Shraga Feivel Mendlowitz on Rabbis Who Abused the Sacramental Wine Exemption during Prohibition

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Shraga Feivel Mendlowitz, ZT”L

One need only consider the wine business in which many rabbis are heavily engaged.

How much shame, how much degradation, how much desecration of the honor of the Torah lies therein!

Rabbis who ought to be the ones to ensure that the laws of the land are upheld are instead the direct or indirect cause of their violation.
 
Therefore, I beseech you, my brethren, no matter how great a Torah scholar a rabbi is, if he is a cause for the desecration of Heaven, he must be removed from the community.

Shraga Feivel Mendlowitz, the principal of Yeshiva Torah Vodaath and founder of Torah Umesorah, launched a bitter attack in 1923 on Orthodox rabbis in America who used the Prohibition sacramental wine exemption to profiteer and deal with the mob.

Though ordained, Shraga Feivel Mendlowitz was so disgusted with the deservedly shady reputations of many orthodox rabbis that he insisted on being  called “Mr. Mendlowitz.”

In another article he attacked rabbis who looked the other way at kosher butcher shops that were selling unkosher meat.

This and other blistering articles about rabbinic corruption were published during the 1920s in *Dos Yiddishe Licht (the Jewish light), a short-lived weekly newspaper supported by Cantor Yossele Rosenblatt and others.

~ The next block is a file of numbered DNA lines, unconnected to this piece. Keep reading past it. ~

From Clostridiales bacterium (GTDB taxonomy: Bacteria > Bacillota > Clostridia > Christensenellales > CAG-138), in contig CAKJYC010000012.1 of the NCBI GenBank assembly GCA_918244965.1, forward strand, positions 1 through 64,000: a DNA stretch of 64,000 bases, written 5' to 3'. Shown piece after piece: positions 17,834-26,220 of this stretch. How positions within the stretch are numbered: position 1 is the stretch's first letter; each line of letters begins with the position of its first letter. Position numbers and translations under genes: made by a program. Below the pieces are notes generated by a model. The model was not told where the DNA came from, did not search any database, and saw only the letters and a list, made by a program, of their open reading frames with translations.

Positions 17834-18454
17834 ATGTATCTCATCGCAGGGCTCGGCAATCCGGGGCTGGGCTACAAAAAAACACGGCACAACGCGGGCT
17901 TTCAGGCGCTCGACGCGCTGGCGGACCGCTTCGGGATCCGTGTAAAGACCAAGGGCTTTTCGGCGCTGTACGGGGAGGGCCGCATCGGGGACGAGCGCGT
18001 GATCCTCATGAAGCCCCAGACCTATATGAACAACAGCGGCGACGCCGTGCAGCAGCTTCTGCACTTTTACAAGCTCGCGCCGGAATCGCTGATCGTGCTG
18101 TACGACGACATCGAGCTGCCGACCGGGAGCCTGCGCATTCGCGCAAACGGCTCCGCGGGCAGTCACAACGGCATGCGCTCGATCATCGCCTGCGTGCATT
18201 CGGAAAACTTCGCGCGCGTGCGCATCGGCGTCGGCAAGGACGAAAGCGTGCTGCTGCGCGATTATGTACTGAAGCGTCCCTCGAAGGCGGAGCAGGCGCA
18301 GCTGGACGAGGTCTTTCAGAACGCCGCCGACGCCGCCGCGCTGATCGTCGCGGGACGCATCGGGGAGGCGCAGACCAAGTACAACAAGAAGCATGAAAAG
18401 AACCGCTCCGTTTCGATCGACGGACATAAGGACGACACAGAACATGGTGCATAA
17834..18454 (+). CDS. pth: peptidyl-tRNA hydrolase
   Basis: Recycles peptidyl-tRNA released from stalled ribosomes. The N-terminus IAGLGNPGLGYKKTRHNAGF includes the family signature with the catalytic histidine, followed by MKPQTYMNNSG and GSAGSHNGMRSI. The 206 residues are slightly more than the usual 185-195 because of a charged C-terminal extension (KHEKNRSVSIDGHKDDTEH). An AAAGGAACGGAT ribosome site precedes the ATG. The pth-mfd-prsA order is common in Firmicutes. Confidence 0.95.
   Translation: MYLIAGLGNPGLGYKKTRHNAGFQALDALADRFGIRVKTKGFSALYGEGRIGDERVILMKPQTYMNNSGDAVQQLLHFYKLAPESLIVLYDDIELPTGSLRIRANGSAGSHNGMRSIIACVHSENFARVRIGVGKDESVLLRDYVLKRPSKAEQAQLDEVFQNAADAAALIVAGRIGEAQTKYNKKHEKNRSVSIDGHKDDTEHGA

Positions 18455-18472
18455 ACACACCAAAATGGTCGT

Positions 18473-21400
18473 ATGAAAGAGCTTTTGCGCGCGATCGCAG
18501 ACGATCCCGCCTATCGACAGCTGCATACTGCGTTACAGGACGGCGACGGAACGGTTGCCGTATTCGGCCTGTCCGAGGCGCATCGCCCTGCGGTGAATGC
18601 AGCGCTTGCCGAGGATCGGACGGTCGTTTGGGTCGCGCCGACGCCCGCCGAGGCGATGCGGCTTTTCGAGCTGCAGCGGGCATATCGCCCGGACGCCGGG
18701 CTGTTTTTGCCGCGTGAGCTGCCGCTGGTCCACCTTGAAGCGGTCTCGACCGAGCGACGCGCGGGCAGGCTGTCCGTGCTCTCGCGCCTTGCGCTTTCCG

Rosenblatt’s financial commitment to Dos Yiddishe Lict drove him into heavy debt in spite of his phenomenal earnings as one of the most popular and heavily recorded cantors in the world. To the end of his life, Rosenblatt endeavored to pay off his debts.

*Dos Yiddishe Licht (1923) 1:7 p 13. as cited in Hannah Sprecher (1991) “Let Them Drink and Forget Our Poverty” : Orthodox Rabbis React to Prohibition.” American Jewish Archives 40:135-179.

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8 thoughts on “Shraga Feivel Mendlowitz on Rabbis Who Abused the Sacramental Wine Exemption during Prohibition

  1. Filed under, the more things change (Williamsburg, yeshivsh world, etc.) the more they stay the same.

    Are their any good biographies of him?

    • Indeed he did. but he did not retract the attack, just wrote he was really talking about reverends not real rabbis. But as Sprecher indicates, the apology was doubtlessly a concession to pushback, not his real view.

  2. Yes, but it demonstrates that nothing has changed – R’ Mendlowitz couldn’t do anything then and the odd non-conforming rabbi can’t do anything now…

    • You are thinking short term like from today to tomorrow or next month. But in the long term all sorts of changes can and do happen. No one viewing orthodoxy when he wrote in 1920s could imagine that instead of most kids going to public school, most would now end up in day schools. There have been many other changes in the orthodox world, some for the better and others for the worse. Change is possible, and it happens because some people push hard enough and long enough.

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